Fruits of the Spirit: Self-Control

by: Bill Bratt


The apostle Paul admonished true Christians to "walk in the Spirit" and if we do then we will "not fulfill the lust of the flesh" (Galatians 5:16.) So how do we walk in the Spirit? Paul continues in the next five verses in telling us what the "works of the flesh" are and then he answers the question of how do we walk in the Spirit when he says: "But the fruit of the Spirit is love, joy, peace, longsuffering, kindness, goodness, faithfulness, {23} gentleness, self-control. Against such there is no law" (Galatians 5:22-23.)

Let’s take a look at ‘self-control’ which is the ninth and the last in the list of the fruits of the Spirit.

The Greek word for ‘self-control’ is "egkrateia", eng-krat'-i-ah; from Strong’s Concondance # G1466: "self-control (especially continence):--temperance."

Webster’s Dictionary defines the word "self-control" as: "restraint exercised over one's own impulses, emotions, or desires."

Continence is defined as: "self-restraint; especially: refraining from sexual intercourse."

Temperance is defined as: "moderation in action, thought, or feeling, restraint, habitual moderation in the indulgence of the appetites or passions, moderation in or abstinence from the use of alcoholic beverages."

Jesus exercised Self-Control

Jesus mastered the self. He suffered for us, He was reviled and yet He never committed any sin. The apostle Peter tells us about the character of our Savior: "who, when He (Jesus) was reviled, did not revile in return; when He suffered, He did not threaten, but committed Himself to Him who judges righteously" (1 Peter 2:23.)

Jesus’ self-control was extraordinary as He faced His excruciatingly painful death. He exercised restraint over His own human impulses and emotions.

How did Jesus control Himself? Early in Jesus’ ministry in His Sermon on the Mount He said: "Do not think that I came to destroy the Law or the Prophets. I did not come to destroy but to fulfill" (Matthew 5:17). Jesus knew that God’s Laws are righteous (Psalms 119:172) and He who was born to be a king (John 18:37) and whose job as king is to enforce the law, He came to amplify the Law. He was righteous (1 John 12:49) because He kept the Law and He lived the Law, He had it internalized in His character and He never sinned (Hebrews 4:15). Jesus came in the flesh, lived His life as a man (John 1:1-3, 14), He humbled Himself and became obedient to the point of death, even the death of the cross (Philippians 2:8.)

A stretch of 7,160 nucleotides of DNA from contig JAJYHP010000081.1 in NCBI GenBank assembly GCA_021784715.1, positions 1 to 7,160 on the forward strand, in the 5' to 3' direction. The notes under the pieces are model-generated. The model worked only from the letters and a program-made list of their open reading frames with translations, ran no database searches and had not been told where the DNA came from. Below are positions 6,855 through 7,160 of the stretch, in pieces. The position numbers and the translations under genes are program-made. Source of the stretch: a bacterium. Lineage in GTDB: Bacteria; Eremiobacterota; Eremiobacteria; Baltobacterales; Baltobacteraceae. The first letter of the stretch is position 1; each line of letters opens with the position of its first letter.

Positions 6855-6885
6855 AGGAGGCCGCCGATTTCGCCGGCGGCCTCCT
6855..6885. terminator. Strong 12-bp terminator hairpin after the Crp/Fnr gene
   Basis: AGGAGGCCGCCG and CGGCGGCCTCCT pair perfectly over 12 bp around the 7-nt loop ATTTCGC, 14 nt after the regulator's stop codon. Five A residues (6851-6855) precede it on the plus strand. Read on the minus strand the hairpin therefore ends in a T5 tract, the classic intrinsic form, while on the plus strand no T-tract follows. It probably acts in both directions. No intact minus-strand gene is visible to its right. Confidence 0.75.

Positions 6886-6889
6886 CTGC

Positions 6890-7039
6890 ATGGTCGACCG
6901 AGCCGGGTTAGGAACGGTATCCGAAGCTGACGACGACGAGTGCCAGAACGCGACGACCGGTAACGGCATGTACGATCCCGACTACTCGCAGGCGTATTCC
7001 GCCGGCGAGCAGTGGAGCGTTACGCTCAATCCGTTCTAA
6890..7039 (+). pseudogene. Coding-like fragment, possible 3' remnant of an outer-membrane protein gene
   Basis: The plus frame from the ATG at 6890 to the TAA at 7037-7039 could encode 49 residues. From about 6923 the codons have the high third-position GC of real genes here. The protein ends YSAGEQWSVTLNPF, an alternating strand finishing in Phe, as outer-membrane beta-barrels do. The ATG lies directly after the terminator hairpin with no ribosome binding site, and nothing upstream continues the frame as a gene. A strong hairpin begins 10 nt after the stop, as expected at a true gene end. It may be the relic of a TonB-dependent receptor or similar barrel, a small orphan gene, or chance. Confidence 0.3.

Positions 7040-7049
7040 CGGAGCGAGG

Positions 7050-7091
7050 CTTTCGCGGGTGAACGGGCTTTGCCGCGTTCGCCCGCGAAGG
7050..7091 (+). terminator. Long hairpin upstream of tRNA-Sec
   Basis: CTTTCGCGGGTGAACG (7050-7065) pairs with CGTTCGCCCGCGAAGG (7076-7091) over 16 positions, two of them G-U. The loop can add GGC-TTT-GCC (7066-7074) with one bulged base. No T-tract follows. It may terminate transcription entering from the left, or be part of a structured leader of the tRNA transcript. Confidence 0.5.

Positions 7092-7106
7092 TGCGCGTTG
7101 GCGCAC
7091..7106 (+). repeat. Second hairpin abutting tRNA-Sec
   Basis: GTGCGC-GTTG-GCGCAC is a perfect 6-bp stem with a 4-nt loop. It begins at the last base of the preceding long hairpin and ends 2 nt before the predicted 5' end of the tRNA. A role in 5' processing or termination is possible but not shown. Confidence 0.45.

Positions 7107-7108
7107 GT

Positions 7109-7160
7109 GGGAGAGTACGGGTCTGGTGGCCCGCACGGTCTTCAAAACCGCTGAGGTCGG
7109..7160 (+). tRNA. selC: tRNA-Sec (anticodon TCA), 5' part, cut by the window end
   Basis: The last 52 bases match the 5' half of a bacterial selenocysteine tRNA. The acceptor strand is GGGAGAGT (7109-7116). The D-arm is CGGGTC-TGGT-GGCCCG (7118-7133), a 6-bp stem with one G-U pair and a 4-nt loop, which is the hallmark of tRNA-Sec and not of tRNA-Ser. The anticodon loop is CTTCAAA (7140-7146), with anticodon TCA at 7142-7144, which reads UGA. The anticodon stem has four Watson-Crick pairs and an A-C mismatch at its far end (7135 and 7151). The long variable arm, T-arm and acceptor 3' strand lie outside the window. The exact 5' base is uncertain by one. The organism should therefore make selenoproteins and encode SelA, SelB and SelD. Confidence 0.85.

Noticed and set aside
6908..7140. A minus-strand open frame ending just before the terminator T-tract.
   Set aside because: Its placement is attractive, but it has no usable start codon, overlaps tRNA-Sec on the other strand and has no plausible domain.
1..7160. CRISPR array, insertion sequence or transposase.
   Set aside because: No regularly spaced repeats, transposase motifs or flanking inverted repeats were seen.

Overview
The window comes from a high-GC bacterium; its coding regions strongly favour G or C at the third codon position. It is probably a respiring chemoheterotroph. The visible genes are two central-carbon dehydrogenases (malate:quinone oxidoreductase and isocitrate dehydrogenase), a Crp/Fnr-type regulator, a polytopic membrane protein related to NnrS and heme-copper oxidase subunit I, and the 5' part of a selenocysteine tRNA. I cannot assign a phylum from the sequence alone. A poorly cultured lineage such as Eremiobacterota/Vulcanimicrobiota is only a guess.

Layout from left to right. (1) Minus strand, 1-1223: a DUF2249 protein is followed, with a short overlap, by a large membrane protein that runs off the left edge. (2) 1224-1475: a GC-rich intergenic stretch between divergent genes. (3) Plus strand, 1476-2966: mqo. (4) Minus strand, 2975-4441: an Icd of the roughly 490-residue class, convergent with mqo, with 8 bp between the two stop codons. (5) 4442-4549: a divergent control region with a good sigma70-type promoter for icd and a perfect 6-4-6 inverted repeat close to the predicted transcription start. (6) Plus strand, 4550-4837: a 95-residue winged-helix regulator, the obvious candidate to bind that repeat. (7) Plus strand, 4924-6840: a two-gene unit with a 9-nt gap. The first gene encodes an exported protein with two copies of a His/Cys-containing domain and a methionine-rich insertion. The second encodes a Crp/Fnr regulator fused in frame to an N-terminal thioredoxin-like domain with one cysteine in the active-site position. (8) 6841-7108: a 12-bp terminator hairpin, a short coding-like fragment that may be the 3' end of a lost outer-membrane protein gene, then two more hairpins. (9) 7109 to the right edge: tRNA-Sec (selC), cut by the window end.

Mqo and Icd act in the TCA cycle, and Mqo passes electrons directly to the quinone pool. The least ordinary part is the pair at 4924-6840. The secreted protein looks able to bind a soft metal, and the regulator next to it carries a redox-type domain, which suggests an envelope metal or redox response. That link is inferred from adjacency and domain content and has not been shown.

What Would Jesus Do?

As we look at ‘self-control’ and how to apply this fruit of the Spirit in our lives, one of the questions that we should ask is: What Would Jesus Do? In order to know what Jesus would do, we must read the Bible on a regular basis and especially the four Gospels of Matthew, Mark, Luke and John and see what Jesus said and what He did and then we should follow His example and walk in His footsteps (1 Thessalonians 4:1, 1 John 2:6.) This would help us to have the mind of Christ in us (Philippians 2:5.)

Jesus kept all of God’s Laws without sinning, so we could ask ourselves another question, how can I apply God’s Law in this situation? God’s Law is holy, just and good (Romans 7:12) and by applying and keeping God’s Law in our lives we will be blessed abundantly (John 10:10) because we will not be reaping the results of sin.

Self-control is associated with Coveting

Self-control is associated with the breaking of the Tenth Commandment of coveting. To covet is to desire or crave something. When we sin, the first Commandment we break is "Thou shall not covet!" We first desire, lust or crave something that is wrong; We lust after another woman and commit adultery, we crave our neighbor’s car and then we steal it, we desire to make ourselves look better so then we bear false witness and stretch the truth by telling a white lie and in reality any lie is a bold face black lie.

If we could exert ‘self-control’ then we could overcome sin. Sin begins with a wrong thought, then we mull it over in our minds, pondering it and then we end up doing it and sinning in the process.

The apostle Paul gave us some very good advice when he said: "casting down arguments and every high thing that exalts itself against the knowledge of God, bringing every thought into captivity to the obedience of Christ" (2 Corinthians 10:5.) If we can bring our wrong thoughts under control, then we can overcome sin. One way to do this is to replace a bad thought with a good thought. An example of this is if you had a glass of dirty water, and you continued to pour clean water into the glass, eventually all of the dirty water would be gone.

Let’s notice that ‘self-control’ is part of the divine nature: "through these you may be partakers of the divine nature, having escaped the corruption that is in the world through lust. {5} But also for this very reason, giving all diligence, add to your faith virtue, to virtue knowledge, {6} to knowledge self-control, to self-control perseverance, to perseverance godliness, {7} to godliness brotherly kindness, and to brotherly kindness love" (2 Peter 1:4-7.)

One of the synonyms for self-control is temperance, which is moderation in all things, including our appetites. One area where we can and should apply ‘self-control’ is in our diets. We all have a tendency to over eat and put on weight. We would be much healthier if we applied some ‘self-control’ and controlled our diets. When we think of temperance we may also associate it with alcohol consumption and we must definitely exercise ‘self-control’ in this area. We must remember that the apostle Paul said that "no drunkard ... will inherit the kingdom of God" (1 Corinthians 6:9-10.) In Conclusion: Self-control is the virtue of controlling our mind, desires, passions, emotions and sensual appetites to the glory of God.

We need to go to God the Father in prayer and ask Him for the fruit of His Spirit: Self-control.